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    • Software managers are very good at putting pressure on developers to "get the job done" as quickly as possible, so as to meet usually unrealistic deadlines. The end result? Software with way too many bugs in it, and with it applications that require lots of resources simply to fix those bugs and maintain the code. If we are going to build and deploy successful applications, we have to think not only about getting that application in production today, but also the cost of keeping it in production (and meeting user needs) for years to come. This session offers a range of tips and techniques to improve the readability of your code and make it easier to maintain/evolve that code over time. This webinar offers a wide-ranging set of techniques to make your code easy to understand and maintain over time. These techniques include: the use of subtypes and local modules; how to activate and check compliance with standards; and encapsulation (information hiding). After watching this webinar, you will be able to write code that minimizes the amount of development resources needed to maintain that code.
       
    • The Function Result Cache, added in Oracle Database 11g, offers developers a way to dramatically reduce the amount of time it takes to retrieve data that is requested repeatedly by database sessions (specifically: when the same rows of a table are fetched much more frequently than they are changed). This cache is stored in the SGA, shared across all sessions in the instance, and automatically purged of "dirty data" by the Oracle Database. Every application running on Oracle Database 11g Release 1 or higher Enterprise Edition should be taking advantage of this feature. Best of all, there is minimal impact on your code to start using this feature!

       
    • The Function Result Cache, added in Oracle Database 11g, offers developers a way to dramatically reduce the amount of time it takes to retrieve data that is requested repeatedly by database sessions (specifically: when the same rows of a table are fetched much more frequently than they are changed). This cache is stored in the SGA, shared across all sessions in the instance, and automatically purged of "dirty data" by the Oracle Database. Every application running on Oracle Database 11g Release 1 or higher Enterprise Edition should be taking advantage of this feature. Best of all, there is minimal impact on your code to start using this feature!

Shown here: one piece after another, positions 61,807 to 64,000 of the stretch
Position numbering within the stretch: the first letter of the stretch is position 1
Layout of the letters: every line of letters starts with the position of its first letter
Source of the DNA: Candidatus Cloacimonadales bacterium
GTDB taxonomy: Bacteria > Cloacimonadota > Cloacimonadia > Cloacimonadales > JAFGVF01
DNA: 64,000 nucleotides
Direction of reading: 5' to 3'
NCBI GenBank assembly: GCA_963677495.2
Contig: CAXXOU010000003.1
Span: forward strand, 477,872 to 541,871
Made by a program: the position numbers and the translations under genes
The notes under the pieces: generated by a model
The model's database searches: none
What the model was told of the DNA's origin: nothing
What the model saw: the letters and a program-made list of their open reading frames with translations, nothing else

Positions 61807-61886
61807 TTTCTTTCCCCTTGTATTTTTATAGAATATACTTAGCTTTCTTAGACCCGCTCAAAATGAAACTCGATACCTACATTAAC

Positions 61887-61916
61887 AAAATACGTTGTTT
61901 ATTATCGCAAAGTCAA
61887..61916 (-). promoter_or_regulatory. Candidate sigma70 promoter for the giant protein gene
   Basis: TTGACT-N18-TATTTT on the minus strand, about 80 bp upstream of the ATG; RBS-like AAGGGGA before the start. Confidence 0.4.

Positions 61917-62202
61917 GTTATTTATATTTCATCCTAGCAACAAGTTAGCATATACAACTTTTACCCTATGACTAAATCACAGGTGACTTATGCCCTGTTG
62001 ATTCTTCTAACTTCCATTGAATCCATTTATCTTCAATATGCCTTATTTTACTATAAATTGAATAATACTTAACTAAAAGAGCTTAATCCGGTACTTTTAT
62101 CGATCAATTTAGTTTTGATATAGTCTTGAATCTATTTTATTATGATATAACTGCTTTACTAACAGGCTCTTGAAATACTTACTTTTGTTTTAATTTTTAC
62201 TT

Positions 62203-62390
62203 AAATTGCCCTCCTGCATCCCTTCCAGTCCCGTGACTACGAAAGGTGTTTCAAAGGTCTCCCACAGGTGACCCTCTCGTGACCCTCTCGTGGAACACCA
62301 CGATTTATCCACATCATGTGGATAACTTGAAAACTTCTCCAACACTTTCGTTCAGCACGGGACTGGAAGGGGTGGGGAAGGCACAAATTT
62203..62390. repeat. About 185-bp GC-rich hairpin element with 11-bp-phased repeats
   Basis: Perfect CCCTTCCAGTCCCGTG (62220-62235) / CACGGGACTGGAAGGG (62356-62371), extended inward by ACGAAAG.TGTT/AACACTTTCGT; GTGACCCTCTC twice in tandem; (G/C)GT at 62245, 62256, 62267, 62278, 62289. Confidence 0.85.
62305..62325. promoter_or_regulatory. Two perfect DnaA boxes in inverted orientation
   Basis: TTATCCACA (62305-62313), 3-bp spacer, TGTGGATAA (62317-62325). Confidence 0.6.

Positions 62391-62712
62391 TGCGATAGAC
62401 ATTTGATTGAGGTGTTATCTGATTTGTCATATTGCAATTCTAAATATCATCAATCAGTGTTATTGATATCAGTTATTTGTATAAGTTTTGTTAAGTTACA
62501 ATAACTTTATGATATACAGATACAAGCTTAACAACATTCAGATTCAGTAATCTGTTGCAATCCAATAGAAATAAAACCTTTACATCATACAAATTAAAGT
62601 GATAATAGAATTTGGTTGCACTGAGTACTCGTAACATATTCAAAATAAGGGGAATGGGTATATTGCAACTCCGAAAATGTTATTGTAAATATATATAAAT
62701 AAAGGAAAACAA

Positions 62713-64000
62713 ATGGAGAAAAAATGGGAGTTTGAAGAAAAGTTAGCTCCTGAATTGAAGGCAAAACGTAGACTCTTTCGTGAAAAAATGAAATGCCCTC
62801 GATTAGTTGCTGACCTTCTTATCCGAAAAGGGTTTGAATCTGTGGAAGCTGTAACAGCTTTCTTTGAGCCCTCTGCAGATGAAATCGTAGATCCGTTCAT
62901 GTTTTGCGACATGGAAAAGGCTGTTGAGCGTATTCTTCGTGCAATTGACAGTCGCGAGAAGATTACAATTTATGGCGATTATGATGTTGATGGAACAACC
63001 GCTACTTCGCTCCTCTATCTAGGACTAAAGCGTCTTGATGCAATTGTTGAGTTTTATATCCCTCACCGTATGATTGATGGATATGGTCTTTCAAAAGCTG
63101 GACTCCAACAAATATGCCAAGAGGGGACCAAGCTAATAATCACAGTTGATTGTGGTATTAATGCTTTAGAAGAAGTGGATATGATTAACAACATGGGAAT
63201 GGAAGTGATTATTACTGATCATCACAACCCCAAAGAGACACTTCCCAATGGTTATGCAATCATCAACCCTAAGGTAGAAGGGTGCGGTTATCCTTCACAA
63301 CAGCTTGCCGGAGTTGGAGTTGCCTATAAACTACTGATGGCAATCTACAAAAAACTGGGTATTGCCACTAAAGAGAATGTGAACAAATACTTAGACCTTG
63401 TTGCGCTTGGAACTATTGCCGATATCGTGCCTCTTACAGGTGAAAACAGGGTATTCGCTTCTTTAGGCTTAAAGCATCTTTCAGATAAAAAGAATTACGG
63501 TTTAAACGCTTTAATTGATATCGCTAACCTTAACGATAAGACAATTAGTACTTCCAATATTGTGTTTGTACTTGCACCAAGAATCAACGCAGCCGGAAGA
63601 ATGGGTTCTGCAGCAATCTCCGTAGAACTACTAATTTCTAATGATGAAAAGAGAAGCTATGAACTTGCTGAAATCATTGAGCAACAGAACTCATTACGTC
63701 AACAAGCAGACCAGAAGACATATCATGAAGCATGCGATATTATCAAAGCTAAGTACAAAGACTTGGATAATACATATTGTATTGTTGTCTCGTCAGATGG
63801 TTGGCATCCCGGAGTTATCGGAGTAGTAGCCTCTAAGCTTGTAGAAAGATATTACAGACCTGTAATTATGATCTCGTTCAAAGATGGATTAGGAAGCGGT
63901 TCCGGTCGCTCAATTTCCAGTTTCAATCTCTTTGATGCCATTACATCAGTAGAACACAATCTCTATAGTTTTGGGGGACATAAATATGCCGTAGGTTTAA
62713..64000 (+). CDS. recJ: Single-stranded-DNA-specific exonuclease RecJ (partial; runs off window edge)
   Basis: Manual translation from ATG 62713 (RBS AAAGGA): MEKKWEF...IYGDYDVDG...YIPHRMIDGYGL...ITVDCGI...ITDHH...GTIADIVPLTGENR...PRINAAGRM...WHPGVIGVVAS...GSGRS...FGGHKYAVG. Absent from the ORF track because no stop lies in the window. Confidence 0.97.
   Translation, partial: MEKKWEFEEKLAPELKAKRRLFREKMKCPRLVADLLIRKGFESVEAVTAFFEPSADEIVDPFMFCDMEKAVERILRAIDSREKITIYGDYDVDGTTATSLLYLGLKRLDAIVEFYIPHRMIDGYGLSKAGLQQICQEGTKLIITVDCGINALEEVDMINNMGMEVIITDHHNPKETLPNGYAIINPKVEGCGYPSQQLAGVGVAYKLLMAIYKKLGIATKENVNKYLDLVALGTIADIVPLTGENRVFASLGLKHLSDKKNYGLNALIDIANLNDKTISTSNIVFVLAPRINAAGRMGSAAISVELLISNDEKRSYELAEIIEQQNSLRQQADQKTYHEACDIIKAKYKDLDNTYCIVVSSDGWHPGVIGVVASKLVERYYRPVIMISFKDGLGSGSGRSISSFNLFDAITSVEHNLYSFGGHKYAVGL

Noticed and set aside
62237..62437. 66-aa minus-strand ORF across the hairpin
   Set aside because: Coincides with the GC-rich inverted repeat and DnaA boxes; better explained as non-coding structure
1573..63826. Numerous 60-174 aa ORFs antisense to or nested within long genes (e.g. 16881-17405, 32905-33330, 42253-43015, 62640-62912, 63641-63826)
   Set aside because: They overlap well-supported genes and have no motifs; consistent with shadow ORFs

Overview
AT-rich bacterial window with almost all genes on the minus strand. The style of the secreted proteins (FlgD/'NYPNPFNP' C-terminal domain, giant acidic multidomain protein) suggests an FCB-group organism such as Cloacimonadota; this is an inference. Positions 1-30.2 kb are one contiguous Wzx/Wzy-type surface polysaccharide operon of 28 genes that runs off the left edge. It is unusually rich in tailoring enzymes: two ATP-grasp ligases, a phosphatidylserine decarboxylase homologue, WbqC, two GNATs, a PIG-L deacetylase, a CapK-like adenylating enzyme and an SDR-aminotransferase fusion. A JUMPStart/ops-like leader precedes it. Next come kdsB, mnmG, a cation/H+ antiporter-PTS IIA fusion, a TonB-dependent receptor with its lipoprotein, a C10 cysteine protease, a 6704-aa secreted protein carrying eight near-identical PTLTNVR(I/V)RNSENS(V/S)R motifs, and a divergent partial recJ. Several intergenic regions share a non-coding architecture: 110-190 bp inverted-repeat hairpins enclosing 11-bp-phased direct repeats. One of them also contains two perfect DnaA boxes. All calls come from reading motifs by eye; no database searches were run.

• Oracle PL/SQL makes writing SQL so darned easy – in fact, it is way too easy to write SQL. As a result, PL/SQL developers take SQL totally for granted, and very few organizations have any sort of guidelines in place for when, where and how to write SQL. The result? The same or similar SQL statements repeated throughout the application, making it very hard to optimize and maintain the code.
       
      This webinar starts by reviewing the role of SQL in PL/SQL applications, and the key challenges involved when writing SQL. We then step through the most important best practices for SQL construction, ranging from avoiding SQL repetition to full qualification of variable and column names.
       
      After viewing this webinar, you will be well positioned to establish and follow a set of guidelines for SQL construction that will have a significant impact on application performance and maintainability.
       
       
    • Learn how to run a script to update your database, review database objects in your database, create and debug a PL/SQL procedure and create an run a unit test in SQL Developer.

       
    • Recognizing patterns in a sequence of rows has been a capability that was widely desired, but not possible with SQL until now. There were many workarounds, but these were difficult to write, hard to understand, and inefficient to execute. With Oracle Database 12c Release 1 (12.1), you can use the MATCH_RECOGNIZE clause to perform pattern matching in SQL to do the following:

      1. Logically partition and order the data that is used in the MATCH_RECOGNIZE clause with its PARTITION BY and ORDER BY clauses.